Posts Tagged ‘70th Anniversary’

Bernard F. Popp, D.D., Auxiliary Bishop (Emeritus), San Antonio, Texas – Coat of Arms

February 6, 2013

Most Rev. Bernard F. Popp, Auxiliary Emeritus, San Antonio, TexasBishopPopp Official Photo 19xx

Explanation of The Coat of Arms of  Most Reverend Bernard F. Popp, D.D. – Auxiliary Bishop (EMERITUS) of San Antonio:
The coat of arms of Bishop Bernard F. Popp symbolizes his family origins, his priestly vocation, and his devotion to the service of the people. In heraldic language, the shield reads as follows:

Gules, in chief a sheaf of wheat fold, a fesse wavy silver, in base vert dexter a star silver, sinister a lion rampant gold tongued gules.

The red (gules) background at the top (chief) of the shield displays a sheaf of wheat in gold; in this, the most honorable point of the shield, Bishop Popp proclaims his desire to be of service to the people, especially to the poor and those in need.

Red is the color of love, sacrifice, and zeal, while the sheaf of wheat stands for fertility, growth and harvest. Wheat associated with bread is a symbol of gift and giving, as well as fellowship, as in the breaking of bread together. A traditional symbol of the Eucharist, wheat here recalls Jesus present in the bread and points to Bishop Popp’s commitment of bringing Jesus to the people as their spiritual food.

The horizontal band of silver (gesse wavy) that divides the shield is a symbol of the city of San Antonio with the river winding through; it names the place of Bishop Popp’s priestly service in the parishes in the city, including St. Agnes, St. Joseph’s, St. Patrick’s, St. Mary Madgalen’s as founding pastor of Holy Spirit parish, and at St. Paul’s.

The green (vert) field at the bottom of the shield stands for the birtue of hope and names the town of Nada, the birthplace and hometown of the Bishop. The name Nada in Czech means “hope.” The town of Nada has truly been a green and fertile field for vocations to the priesthood and religious life. Bishop Popp is numbered among the thirteen priests and more than fifty religious who have come from Nada.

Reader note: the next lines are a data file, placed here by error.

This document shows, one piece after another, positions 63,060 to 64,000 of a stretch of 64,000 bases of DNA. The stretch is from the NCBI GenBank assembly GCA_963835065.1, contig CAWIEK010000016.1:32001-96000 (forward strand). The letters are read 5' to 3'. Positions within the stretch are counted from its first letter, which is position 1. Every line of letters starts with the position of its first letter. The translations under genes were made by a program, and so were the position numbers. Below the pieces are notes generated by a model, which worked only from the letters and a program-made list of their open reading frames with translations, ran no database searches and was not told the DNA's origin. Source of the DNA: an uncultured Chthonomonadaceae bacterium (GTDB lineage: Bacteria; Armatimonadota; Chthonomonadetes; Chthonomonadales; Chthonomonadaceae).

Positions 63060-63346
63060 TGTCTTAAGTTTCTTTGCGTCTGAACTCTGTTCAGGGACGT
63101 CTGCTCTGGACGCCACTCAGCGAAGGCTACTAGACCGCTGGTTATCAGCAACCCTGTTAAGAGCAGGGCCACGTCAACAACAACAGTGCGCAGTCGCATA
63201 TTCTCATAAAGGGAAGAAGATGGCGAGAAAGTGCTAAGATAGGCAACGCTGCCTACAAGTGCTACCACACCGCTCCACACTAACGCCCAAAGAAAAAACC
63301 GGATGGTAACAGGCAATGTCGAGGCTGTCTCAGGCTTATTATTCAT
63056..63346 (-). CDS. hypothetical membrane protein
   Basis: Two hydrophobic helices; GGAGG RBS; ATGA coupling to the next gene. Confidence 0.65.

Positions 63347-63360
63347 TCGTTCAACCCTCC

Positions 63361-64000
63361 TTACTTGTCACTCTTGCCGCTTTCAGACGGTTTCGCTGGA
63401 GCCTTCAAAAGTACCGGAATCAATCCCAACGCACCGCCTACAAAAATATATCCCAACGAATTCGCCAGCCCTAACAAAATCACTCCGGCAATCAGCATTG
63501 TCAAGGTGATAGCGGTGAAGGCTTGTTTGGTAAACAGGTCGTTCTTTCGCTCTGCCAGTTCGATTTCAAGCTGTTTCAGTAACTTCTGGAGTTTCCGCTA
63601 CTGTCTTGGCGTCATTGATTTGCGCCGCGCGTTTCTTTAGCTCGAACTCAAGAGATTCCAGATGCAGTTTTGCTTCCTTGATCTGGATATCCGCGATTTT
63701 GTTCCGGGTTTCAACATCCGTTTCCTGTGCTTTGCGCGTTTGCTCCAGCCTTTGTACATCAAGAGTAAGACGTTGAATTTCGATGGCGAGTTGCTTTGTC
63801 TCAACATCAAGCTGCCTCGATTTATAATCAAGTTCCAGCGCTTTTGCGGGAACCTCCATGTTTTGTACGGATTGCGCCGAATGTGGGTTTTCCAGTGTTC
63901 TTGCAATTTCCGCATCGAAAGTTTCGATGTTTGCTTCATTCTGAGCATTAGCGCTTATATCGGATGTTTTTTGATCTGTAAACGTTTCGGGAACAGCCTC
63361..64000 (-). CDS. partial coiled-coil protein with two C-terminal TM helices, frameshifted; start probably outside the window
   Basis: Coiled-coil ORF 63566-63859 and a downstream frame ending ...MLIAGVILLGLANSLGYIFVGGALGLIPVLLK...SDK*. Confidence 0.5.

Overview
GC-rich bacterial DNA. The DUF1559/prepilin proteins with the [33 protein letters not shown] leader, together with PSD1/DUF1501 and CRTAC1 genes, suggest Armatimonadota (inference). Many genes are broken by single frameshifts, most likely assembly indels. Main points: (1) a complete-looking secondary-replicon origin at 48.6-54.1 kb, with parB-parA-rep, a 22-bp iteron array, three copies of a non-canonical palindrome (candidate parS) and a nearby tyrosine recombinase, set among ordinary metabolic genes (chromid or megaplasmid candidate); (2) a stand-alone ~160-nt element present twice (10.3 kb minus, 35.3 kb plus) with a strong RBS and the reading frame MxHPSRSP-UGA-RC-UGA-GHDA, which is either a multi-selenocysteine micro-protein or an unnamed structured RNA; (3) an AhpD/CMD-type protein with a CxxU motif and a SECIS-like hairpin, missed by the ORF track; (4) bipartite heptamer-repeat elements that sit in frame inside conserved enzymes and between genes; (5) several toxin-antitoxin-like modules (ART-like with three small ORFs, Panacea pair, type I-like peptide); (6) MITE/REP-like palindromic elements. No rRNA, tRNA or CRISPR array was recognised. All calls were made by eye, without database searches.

The silver star on the bearer’s right of the shield (dexter) is the Lone Star of Texas, a symbol incorporated by many Texas Bishops in their coats of arms. The star stands for illumination, leadership and holiness.

The gold lion, crowned wand standing upright (rampant) on the left (sinister) side, is taken from the crest of St. Ferdinand, King of Spain, after whom the San Fernando Cathedral is named.

The lion is a traditional symbol of strength, courage and generosity, and here, in connection with the Cathedral, refers to the important part the Cathedral has played in the ministry of the Bishop: the place where he was ordained a priest, and now, a bishop, the church where he served as pastor and rector, the center of his various ministries to those in jail, the homeless, the sick and elderly. The Bishop’s middle name is Ferdinand, placing him under the special patronage of the saint.

To complete the achievement of arms in place of the usual crown, an Episcopal hat in green and for the mantling, the double six-tassles of a bishop.

A Tau cross in gold forms the hilt of the sword behind the shield. The Tau cross is the cross of St. Anthony, taken from the shield of the Archdiocese of San Antonio; it is a reminder of Bishop Popp’s origins and place of service as priest and Bishop.

The motto, “To God in Love” appears at the base of the achievement and expresses Bishop Popp’s desire to bring the people under his care “to God, in an active way, in love.”

The coat of arms was designed by Sr. Mary Peter Tremonte, O.P. with heraldic notes by Sr. JoAnn Niehaus, O.P., both of San Antonio.